On October 3, a woman in Middletown, Connecticut, called 911 and hung up. Police rushed to the scene, which was a familiar one since the caller had already dialed 911 more than 70 times this year, mostly for the types of everyday emergencies that are usually resolved without law-enforcement intervention. This day was no different.
The woman’s cell phone had inexplicably disappeared, a problem that likely seems far more dire when you are drunk, as the police report said she was. When pressed for more details, she told them that they were no longer needed: “Oh, yeah. My phone. I found my phone, so I’m all set.” According to NBC Connecticut, police told her that “needing help finding a cell phone when you are intoxicated is not a reason to call 911.” It was not clear whether the woman was aware her landline has the ability to call numbers other than 911, like the number of the cell phone she lost.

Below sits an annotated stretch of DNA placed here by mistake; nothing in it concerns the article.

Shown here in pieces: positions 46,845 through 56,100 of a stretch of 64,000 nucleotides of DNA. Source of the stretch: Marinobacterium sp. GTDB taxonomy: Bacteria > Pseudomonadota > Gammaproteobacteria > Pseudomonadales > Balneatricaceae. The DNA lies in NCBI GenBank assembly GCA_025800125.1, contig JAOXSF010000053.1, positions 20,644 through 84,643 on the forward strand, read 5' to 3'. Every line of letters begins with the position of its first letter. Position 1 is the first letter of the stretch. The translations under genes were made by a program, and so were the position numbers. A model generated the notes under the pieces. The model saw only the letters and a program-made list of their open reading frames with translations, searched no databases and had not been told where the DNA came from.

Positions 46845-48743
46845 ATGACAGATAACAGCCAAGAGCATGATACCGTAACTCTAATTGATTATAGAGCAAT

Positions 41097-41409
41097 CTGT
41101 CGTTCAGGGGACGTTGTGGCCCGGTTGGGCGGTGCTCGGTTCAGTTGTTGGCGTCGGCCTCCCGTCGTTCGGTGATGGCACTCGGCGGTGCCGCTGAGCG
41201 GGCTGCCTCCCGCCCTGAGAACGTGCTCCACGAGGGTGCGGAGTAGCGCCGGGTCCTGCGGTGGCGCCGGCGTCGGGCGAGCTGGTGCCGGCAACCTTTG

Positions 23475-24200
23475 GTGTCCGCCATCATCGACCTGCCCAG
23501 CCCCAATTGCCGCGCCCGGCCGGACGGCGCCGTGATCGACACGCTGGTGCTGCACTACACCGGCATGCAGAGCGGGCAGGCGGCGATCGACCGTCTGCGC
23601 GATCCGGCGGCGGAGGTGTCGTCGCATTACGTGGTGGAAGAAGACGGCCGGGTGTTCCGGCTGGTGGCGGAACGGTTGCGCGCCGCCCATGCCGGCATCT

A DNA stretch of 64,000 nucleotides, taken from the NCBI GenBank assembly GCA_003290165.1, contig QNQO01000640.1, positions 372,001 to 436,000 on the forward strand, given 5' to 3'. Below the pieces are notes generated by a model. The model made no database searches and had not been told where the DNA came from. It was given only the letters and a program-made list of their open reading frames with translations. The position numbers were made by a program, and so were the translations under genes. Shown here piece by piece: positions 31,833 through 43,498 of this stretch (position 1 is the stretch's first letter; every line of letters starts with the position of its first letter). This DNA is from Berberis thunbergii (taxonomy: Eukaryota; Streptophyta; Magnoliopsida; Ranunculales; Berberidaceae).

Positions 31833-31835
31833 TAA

“Whatever,” she responded. She waited five days before calling the police again for the 76th time, at which point she was arrested f offense.. The only thing that seems clear about this case, based on past precedent, is that she definitely meant to call 911, although police likely have to be creative in instances where “serial questionable judgment” is not a criminal